John and Qumran: Discovery and Interpretation over Sixty Years

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arnoldo
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John and Qumran: Discovery and Interpretation over Sixty Years

Post by arnoldo » Wed Mar 13, 2019 6:26 pm

John_and_Qumran_Discovery_and_Interpret.pdf
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Paul Anderson explores the importance of the Qumran Discovery.
Since the discovery of the dead Sea Scrolls, and under the influence of scrolls research, several new movements in Johannine studies have developed. first, given the light/darkness dualism of the community rule, the War Scroll, and other Qumran writings, Johannine dualism is seen to be perfectly at home within Palestinian Judaism. as a result, the Jewishness of John has been recognized, even to the extent that c. K. barrett has come to view John as the most Jewish of all the Gospels. Second, rather than seeing John’s agency schema as Gnostic, scholars have come to see it as closer to the shaliach motif within the mosaic Prophet agency typology rooted in deut 18:15–22. Third, the social function of religious practice and identity has come under new focus, suggesting something of the history of the Johannine dialectical situation. as features of sectarian faith and practice have been illumined by indings at Qumran, greater light has been shed on the emerging Jesus movement, especially in its individuation from Judaism. fourth, the Jewishness of John’s logos christology has gained respect over against hellenistic associations, implying connections with Gen rather than necessitating Gnostic cosmological speculation. Fifth, a growing awareness of the rich diversity of Jewish and christian messianic expectations, as well as unity and diversity within emerging christologies of the new testament, has forced scholars to appreciate the dialectical character of early christological developments rather than pitting one construct against another in needless dichotomies. While not all of these changes in perspective were afected equally by the Qumran discoveries, it must be said that Qumran has played a significant role in these developments.

Indirectly he seems to be arguing that Judaism in the first century was more varied than previously thought before the Qumran Discovery. Possibly to the extent a sect could branch from it to eventually form Christianity perhaps?

perseusomega9
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Re: John and Qumran: Discovery and Interpretation over Sixty Years

Post by perseusomega9 » Thu Mar 14, 2019 6:41 am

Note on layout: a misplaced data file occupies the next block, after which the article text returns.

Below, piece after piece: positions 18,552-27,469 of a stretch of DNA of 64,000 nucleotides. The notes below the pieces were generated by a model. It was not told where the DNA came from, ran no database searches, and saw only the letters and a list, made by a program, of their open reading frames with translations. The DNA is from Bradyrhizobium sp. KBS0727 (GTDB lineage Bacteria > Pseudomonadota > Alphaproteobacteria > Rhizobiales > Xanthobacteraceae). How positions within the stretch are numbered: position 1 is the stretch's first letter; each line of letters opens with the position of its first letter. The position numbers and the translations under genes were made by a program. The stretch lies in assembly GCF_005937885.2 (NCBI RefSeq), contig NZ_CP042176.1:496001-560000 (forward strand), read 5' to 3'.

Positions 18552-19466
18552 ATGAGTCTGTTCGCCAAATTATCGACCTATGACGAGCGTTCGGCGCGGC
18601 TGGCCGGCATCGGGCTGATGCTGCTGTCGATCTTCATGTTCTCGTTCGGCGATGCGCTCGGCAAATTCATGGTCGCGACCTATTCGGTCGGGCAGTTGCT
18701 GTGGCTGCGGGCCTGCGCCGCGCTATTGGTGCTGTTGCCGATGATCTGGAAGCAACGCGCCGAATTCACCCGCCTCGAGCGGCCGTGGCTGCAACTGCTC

I'm also seeing a hang-up on 'gnosticism', at least as understood as a second-century platonic innovation. Trying to deny the gnosticism in early christian documents because of some sort of alleged anachronism/hellenization misses the forest for the trees. Gnosticism as seen in the 2nd century definitely has 1st century (and perhaps earlier) jewish antecedents. So yes, people really need to quit defining 1st century judaism as later developed rabbinic judaism.

Charles Wilson
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Re: John and Qumran: Discovery and Interpretation over Sixty Years

Post by Charles Wilson » Thu Mar 14, 2019 8:08 am

perseusomega9 wrote:
Thu Mar 14, 2019 6:41 am
...people really need to quit defining 1st century judaism as later developed rabbinic judaism.
Let those who have an ear, hear.

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arnoldo
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Re: John and Qumran: Discovery and Interpretation over Sixty Years

Post by arnoldo » Thu Mar 14, 2019 10:46 am

Charles Wilson wrote:
Thu Mar 14, 2019 8:08 am
perseusomega9 wrote:
Thu Mar 14, 2019 6:41 am
...people really need to quit defining 1st century judaism as later developed rabbinic judaism.
Let those who have an ear, hear.
That's the point, allegedly 1st century judaism was diverse.

Charles Wilson
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Re: John and Qumran: Discovery and Interpretation over Sixty Years

Post by Charles Wilson » Thu Mar 14, 2019 12:08 pm

Arnoldo --
I'm not disagreeing with you. The century starts out with the death of Herod, so to speak, with the Hellenized Jerusalem becoming more Romanized as the years go by. There are Priestly settlements in Galilee and the countryside votes with their feet for the Temple Apparatus. See Josephus (and Acts) for the description of Lydda and surrounds when you should march to Jerusalem for the Feast. They all go.

After the fall of the Temple, Zakkai is a survivor who rewrites what it means for Holy Judaism.

FWIW, I see the beginning of Rabbinic Judaism in Acts 5: 38 - 39 (RSV):

[38] So in the present case I tell you, keep away from these men and let them alone; for if this plan or this undertaking is of men, it will fail;
[39] but if it is of God, you will not be able to overthrow them. You might even be found opposing God!"

This is not a presentation of Signs, of boils or leprosy, or a Wave of Destruction. It is Reason: *IF* this happens then that. If the other happens then something else...". The surrounding chapters in Acts are telling of Cestius and the events of the Destruction of the Temple and the actions of the Legions, especially the 12th.

Messianic Judaism is destroyed. Vespasian allowed Zakkai and a few others to produce a school at Yavneh and Zakkai will change what will be acceptable. It will not be Hasmonean Display. It will be based on reason which will not be such a threat to Caesar. After all, Caesar authorized it.

Best,

CW

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